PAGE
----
Imágenes de páginas

I'll visit you.

Hor. O, yes, my lord! he wore his beaver 6 up. The safety and the health of the whole state ; Ham. What, look'd he frowningly?

And therefore must his choice be circumscrib'd Hor.

A countenance more Unto the voice and yielding of that body, In sorrow than in anger.

Whereof he is the head: Then if he says he loves Ham. Pale, or red?

you, Hor. Nay, very pale.

It fits your wisdom so far to believe it, Ham.

And fix'd his eyes upon you ? As he in his particular act and place Hor. Most constantly.

May give his saying deed ; which is no further, Ham.

I would, I had been there. Than the main voice of Denmark goes withal, Hor. It would have much amaz'd you.

Then weigh what loss your honour may sustain, Ham.

Very like, If with too credent ? ear you list s his songs : Very like: Stay'd it long?

Or lose your heart; or your chaste treasure open Hor. While one with moderate haste might tell To his unmaster'd 4 importunity. a hundred.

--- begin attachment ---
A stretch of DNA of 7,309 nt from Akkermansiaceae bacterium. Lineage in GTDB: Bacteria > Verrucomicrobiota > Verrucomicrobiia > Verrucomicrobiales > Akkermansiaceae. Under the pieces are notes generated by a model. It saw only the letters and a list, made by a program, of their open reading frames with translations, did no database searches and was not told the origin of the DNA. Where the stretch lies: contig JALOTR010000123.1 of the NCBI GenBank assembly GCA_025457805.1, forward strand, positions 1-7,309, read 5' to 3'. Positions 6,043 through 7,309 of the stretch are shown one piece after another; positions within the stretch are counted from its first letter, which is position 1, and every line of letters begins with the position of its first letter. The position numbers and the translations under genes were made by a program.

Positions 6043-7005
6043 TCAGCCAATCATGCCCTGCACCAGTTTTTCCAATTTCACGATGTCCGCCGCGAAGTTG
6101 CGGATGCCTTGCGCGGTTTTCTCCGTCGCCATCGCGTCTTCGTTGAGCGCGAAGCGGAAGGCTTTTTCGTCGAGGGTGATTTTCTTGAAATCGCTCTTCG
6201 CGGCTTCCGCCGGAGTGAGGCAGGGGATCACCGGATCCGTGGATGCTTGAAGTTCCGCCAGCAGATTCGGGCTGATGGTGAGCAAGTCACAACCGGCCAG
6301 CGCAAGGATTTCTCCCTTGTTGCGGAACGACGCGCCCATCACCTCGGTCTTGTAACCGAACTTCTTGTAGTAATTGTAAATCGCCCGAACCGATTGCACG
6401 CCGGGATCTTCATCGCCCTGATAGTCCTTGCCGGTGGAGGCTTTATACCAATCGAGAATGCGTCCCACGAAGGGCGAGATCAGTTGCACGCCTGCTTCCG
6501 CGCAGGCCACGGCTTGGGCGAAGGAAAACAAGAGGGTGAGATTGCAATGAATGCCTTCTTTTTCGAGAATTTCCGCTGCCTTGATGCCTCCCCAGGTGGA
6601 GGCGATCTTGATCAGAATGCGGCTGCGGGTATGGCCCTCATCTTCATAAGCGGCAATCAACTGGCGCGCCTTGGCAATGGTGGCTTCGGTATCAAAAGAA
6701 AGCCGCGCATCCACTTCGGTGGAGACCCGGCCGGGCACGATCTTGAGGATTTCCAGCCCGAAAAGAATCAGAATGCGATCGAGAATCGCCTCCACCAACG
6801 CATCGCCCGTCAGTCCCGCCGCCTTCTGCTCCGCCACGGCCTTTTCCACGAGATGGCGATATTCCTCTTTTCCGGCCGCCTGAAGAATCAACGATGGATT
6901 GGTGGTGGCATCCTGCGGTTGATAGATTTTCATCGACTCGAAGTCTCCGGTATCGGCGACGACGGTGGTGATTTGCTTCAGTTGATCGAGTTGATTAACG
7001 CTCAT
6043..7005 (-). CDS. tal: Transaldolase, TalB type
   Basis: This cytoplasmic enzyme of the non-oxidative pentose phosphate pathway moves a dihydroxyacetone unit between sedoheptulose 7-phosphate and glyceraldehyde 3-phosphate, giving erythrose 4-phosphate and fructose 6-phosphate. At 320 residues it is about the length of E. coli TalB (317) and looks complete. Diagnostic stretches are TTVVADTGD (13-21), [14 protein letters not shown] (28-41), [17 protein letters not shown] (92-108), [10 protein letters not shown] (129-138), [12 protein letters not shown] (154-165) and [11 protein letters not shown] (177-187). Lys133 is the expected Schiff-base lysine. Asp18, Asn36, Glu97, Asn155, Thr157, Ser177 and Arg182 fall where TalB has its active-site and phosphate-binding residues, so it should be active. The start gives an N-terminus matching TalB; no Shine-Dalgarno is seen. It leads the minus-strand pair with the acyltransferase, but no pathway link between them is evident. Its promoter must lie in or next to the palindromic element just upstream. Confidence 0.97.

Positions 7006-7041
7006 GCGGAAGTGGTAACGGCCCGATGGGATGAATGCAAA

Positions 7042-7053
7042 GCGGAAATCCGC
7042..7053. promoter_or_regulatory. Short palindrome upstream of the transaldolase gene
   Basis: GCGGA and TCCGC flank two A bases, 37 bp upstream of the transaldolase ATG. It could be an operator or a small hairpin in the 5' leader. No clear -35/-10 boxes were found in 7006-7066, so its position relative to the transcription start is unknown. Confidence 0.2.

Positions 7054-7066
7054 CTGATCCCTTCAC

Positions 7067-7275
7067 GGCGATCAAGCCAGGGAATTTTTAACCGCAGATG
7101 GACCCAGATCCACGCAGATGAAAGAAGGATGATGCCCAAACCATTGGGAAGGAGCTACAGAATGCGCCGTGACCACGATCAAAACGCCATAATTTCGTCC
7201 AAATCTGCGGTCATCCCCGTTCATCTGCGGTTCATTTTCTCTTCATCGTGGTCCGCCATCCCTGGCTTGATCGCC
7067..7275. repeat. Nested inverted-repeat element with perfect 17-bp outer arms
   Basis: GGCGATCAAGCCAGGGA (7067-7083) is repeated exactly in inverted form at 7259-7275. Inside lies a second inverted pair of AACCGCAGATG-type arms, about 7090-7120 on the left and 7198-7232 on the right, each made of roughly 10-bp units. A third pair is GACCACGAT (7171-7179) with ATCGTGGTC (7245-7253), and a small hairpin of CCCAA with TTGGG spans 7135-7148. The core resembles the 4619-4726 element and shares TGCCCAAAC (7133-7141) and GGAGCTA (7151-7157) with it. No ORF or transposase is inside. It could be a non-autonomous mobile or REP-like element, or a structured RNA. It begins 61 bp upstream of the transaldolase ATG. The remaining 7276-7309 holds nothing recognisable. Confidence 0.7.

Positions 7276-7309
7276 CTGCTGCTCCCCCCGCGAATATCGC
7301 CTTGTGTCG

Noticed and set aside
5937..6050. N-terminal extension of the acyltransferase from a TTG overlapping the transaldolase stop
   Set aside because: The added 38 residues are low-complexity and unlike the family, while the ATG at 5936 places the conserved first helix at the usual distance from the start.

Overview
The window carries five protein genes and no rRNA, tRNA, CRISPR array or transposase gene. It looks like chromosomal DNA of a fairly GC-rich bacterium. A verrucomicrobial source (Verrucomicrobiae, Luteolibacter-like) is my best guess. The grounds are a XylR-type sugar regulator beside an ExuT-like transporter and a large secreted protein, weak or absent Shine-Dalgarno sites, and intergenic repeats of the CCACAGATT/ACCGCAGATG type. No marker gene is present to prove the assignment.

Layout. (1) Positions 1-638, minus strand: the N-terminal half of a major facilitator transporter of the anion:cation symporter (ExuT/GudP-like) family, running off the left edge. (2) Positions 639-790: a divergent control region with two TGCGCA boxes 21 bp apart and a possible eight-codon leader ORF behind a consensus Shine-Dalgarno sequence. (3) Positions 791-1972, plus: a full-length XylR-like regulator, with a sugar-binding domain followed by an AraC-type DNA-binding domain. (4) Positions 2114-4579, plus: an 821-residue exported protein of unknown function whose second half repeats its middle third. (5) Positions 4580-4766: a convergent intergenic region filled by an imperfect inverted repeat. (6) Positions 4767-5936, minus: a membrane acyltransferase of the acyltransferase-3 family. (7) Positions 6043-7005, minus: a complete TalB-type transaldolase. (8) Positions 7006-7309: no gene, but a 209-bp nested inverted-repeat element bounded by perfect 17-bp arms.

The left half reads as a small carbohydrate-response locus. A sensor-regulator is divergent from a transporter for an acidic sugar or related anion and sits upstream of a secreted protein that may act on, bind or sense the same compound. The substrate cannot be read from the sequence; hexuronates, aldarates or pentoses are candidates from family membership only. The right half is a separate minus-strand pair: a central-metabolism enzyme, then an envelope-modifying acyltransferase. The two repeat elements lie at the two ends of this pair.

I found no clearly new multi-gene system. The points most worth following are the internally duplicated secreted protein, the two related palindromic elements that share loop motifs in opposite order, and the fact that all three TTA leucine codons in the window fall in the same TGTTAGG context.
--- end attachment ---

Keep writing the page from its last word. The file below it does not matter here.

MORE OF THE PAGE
Fear it, Ophelia, fear it, my dear sister ; Mar. Ber. Longer, longer.

And keep you in the rear of your affection, Hor. Not when I saw it.

Out of the shot and danger of desire. Ham.

His beard was grizzl’d? no ? | The chariest maid is prodigal enough,
Hor. It was, as I have seen it in his life, If she unmask her beauty to the moon :
A sable silver'd.

Virtue itself scapes not calumnious strokes :
I will watch to-night ;

The canker galls the infants of the spring,
Perchance, 'twill walk again.

Too oft before their buttons be disclos'd ; Hor.

I warrant, it will.

And in the morn and liquid dew of youth Ham. If it assume my noble father's person, Contagious blastments are most imminent. I'll speak to it, though hell itself should gape, Be wary then: best safety lies in fear; And bid me hold my peace.

I pray you all, Youth to itself rebels, though none else near. If you have hitherto conceal’d this sight,